A community for students.
Here's the question you clicked on:
 0 viewing
anonymous
 3 years ago
find the critical numbers
f(x)=x^4+4x^3+5
anonymous
 3 years ago
find the critical numbers f(x)=x^4+4x^3+5

This Question is Closed

ParthKohli
 3 years ago
Best ResponseYou've already chosen the best response.1As they always say: find \(f'(x)\) and equate that to \(0\).

ParthKohli
 3 years ago
Best ResponseYou've already chosen the best response.1@chochko What would \(f'(x)\) be here?

ParthKohli
 3 years ago
Best ResponseYou've already chosen the best response.1Well that's correct  now equate it to zero.

ParthKohli
 3 years ago
Best ResponseYou've already chosen the best response.1Solve this equation:\[\rm 4x^3 + 12x^2 = 0\]

ParthKohli
 3 years ago
Best ResponseYou've already chosen the best response.1Yeah, I meant 4x^3 + 12x^2 = 0

anonymous
 3 years ago
Best ResponseYou've already chosen the best response.0sry my computer is really slow. Would you factor out a 4?

anonymous
 3 years ago
Best ResponseYou've already chosen the best response.0Yu.. 4x^2 ( x3) = 0 4x^2 = 0 x = 0 x3 = 0 x = 3

ParthKohli
 3 years ago
Best ResponseYou've already chosen the best response.1Mine too, and you can factor 4x^2 out.

ParthKohli
 3 years ago
Best ResponseYou've already chosen the best response.1Yep, and what Yahoo! said are the critical points. ;)

anonymous
 3 years ago
Best ResponseYou've already chosen the best response.0thank you but im not done . that is just one part..can you help yahoo or ParthKohli?

Mimi_x3
 3 years ago
Best ResponseYou've already chosen the best response.1the next part is to differentiate it again :P to determine its nature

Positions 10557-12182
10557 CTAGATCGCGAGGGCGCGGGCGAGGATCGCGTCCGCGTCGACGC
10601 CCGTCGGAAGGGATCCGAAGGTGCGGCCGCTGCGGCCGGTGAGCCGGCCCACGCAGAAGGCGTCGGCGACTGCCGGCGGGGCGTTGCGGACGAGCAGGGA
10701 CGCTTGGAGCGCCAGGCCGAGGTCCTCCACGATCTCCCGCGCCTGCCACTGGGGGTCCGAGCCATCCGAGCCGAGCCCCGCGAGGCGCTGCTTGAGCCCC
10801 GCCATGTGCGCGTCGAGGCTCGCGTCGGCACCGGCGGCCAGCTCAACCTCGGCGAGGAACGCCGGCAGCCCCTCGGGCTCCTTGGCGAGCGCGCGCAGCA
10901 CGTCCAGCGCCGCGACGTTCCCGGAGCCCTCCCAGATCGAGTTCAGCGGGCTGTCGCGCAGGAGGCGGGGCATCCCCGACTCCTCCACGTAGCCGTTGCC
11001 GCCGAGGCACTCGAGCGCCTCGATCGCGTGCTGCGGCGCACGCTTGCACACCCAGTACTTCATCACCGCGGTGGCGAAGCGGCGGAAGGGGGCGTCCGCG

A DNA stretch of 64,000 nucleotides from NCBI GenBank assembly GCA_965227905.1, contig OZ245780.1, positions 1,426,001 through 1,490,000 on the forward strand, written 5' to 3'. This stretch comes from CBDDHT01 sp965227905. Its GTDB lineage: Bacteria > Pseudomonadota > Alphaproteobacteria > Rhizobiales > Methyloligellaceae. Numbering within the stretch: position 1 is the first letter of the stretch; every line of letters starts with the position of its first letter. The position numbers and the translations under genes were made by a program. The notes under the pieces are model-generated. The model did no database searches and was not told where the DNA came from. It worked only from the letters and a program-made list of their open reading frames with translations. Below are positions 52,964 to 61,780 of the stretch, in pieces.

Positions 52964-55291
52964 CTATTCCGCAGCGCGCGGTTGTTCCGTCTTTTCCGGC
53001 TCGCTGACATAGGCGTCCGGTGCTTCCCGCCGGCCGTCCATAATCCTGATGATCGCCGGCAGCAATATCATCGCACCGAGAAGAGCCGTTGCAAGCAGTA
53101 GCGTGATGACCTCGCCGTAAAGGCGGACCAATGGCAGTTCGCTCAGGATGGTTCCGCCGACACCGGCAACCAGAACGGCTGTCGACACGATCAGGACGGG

ParthKohli
 3 years ago
Best ResponseYou've already chosen the best response.1You guys must be in the same school.

anonymous
 3 years ago
Best ResponseYou've already chosen the best response.0using the second derivitive test which is 12x^2+24x=0 set to 0 to determine all relative extrema, indicating the x and Y values and wheteher is a max or a min. Help please

Mimi_x3
 3 years ago
Best ResponseYou've already chosen the best response.1lol @ParthKohli: the next step is common sense. @chochko: with the differentiataed function sub the \(x\) that you found in the first step if its a negative then its concave down => max. if its concave up then => min

ParthKohli
 3 years ago
Best ResponseYou've already chosen the best response.1Sorry, was on another question, and yeah  that's the way I was taught too.

anonymous
 3 years ago
Best ResponseYou've already chosen the best response.0so in 12x^2+24x Sub the x for the critical numbers and the result is the relative extrema? is that the Max and Min as well?

Mimi_x3
 3 years ago
Best ResponseYou've already chosen the best response.1max or min concave up => min concave down => max

anonymous
 3 years ago
Best ResponseYou've already chosen the best response.0so which part is the relative extrema? i really suck at math btw?

Mimi_x3
 3 years ago
Best ResponseYou've already chosen the best response.1well i googled; relative extrema and max/ min extrema is the same thing

anonymous
 3 years ago
Best ResponseYou've already chosen the best response.0f''(0)=0 min f''(3)=36 Max Is this correct?

Mimi_x3
 3 years ago
Best ResponseYou've already chosen the best response.1i dont know; i dont have a calculator with me but if its you have to check if it has a horizontal point of inflexion

anonymous
 3 years ago
Best ResponseYou've already chosen the best response.0Ok, so the intervals are the critical points right? where are they increasing and decreasing?

Mimi_x3
 3 years ago
Best ResponseYou've already chosen the best response.1critical points are the stationary points on the curve since \(f(x)=0\) you differentiate it twice to determine if its increasing or decreasing increasing \(f''(x) >0\)